New M&K impluse hook

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    I had a chance to talk with Andrew tonight. He advised me that impulse tow hooks don’t work well here due to frequently wet grass on our fields in the morning. He said that the grass wets the line and causes it to jerk as it plays out and that increasing the adjustment to prevent premature release can result in no release at launch time. He suggested I change the order to conventional hooks unless M&K has done something recently to remedy this.
    What do you think about this. As you know, Andrew is a very competent flyer and is quite familiar with the conditions here. I’m inclined to take his advice. Tom V



    Yes, the first impluse hooks could be “fooled” by the high pulse of the wet line slipping to release the latch. The design now has a safety feature to prevent this. There is a safety latch that prevents the latch weight from moving. When the hook load is high enough to signal the switch which drives the stab servo moves the stab higher and “arms” the safety latch. The signal to the switch starts a count down timer, if the model experiences a large vertical acceleration (ie release) the weight moves and the latch opens, if the no large acceleration happens in this 2 sec window, the servo moves the stab back and re-engaes the safety latch.

    This hook is a totally redesigned hook than the first one that Andrew had / has. They have worked this for over 3 years. In the beginning, I was skeptical because we would see them chase models that the line did not release properly. This past MM they had none of this.

    I believe this is a sound design. I am getting my first impluse hook in June-July as well.

    The two negitives is that for some flyers is this hook / model can not be “dumped” off– ie you’er in good air and just want to pull and release. Those of us that fly a more “aggressive” bunt don’t do this anyway. We must circle, position and launch. The second is that you can pull as hard as you want when towing a impluse hook model an so must remember / adjust when flying a conventional hook.

    A good question. I’m including Andrew. I respect his opinon- he has experience with the old hook. I’m not sure if he saw or talk to M&K about the new hook.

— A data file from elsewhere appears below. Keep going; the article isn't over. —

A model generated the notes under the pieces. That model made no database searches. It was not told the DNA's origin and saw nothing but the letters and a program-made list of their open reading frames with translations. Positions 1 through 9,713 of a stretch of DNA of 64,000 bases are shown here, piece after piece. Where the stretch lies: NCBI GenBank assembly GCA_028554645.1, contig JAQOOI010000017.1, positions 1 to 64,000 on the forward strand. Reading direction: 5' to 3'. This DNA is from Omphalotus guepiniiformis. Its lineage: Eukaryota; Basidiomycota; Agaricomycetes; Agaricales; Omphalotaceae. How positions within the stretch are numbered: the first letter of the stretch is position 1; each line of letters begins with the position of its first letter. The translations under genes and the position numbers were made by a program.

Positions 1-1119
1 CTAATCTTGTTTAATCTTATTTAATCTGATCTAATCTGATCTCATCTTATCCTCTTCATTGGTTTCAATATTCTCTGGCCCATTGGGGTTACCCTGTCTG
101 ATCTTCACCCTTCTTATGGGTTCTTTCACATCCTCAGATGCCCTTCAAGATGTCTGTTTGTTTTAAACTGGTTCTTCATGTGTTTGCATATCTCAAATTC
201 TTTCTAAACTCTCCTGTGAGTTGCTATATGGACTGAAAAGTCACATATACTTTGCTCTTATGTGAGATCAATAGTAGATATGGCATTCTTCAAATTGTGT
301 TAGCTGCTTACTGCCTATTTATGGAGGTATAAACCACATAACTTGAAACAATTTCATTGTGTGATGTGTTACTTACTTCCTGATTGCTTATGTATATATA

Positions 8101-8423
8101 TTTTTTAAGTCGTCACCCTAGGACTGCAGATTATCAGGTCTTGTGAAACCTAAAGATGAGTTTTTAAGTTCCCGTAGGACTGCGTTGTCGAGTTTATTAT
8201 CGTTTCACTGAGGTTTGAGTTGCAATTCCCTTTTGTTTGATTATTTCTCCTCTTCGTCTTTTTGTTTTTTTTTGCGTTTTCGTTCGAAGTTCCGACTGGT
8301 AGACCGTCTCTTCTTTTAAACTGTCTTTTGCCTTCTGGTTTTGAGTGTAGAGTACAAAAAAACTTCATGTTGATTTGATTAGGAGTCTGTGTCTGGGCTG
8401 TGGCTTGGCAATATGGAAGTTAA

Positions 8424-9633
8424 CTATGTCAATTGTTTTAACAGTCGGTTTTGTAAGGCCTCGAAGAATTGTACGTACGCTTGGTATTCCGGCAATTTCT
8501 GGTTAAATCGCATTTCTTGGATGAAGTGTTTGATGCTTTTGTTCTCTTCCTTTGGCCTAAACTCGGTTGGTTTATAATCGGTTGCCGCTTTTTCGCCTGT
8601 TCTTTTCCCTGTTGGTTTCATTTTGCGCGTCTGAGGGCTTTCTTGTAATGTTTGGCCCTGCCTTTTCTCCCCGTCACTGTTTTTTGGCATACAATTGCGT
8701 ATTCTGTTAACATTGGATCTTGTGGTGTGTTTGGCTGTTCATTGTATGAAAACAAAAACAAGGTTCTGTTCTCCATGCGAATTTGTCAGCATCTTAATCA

Just that you know, I had taken a different approach over the last 3 years and developed a relatching hook– servo on the hook latch– if I wanted to abort a lauch I can. I’ve been thru a similar development and had early success followed by problems that I think I have finally resolved.

    This came out of Ken Bauer’s development of the e-hook that Victor Stamov developed- they used strain gages to indicate the load to drive a servo to latch and unlatch. Victor has had a 2-3 year problem in development as well. Ther are others in Europe working similar concepts.

    So it gets back to one of my earlier emails. If you want to be in the top 5-10 of the USA, ie the leading edge, then the impluse hook or relatching hook is the next development. If you want to be compeitive at all USA and most international contests, then the conventional hook e-model is great. If you want to go out ocasionally and be competitive, the the mechanical model is good. The one other area I did not mention is if you like gagets- having a nature of first use, then the impluse hook is for you as well.

    From a practical side, the standard hook cost is going up and will get higher as more and more go to the impluse. From a sales pitch, M&K say that once a customer gets experience with the the impluse hook, they start converting thier fleet.— JIM

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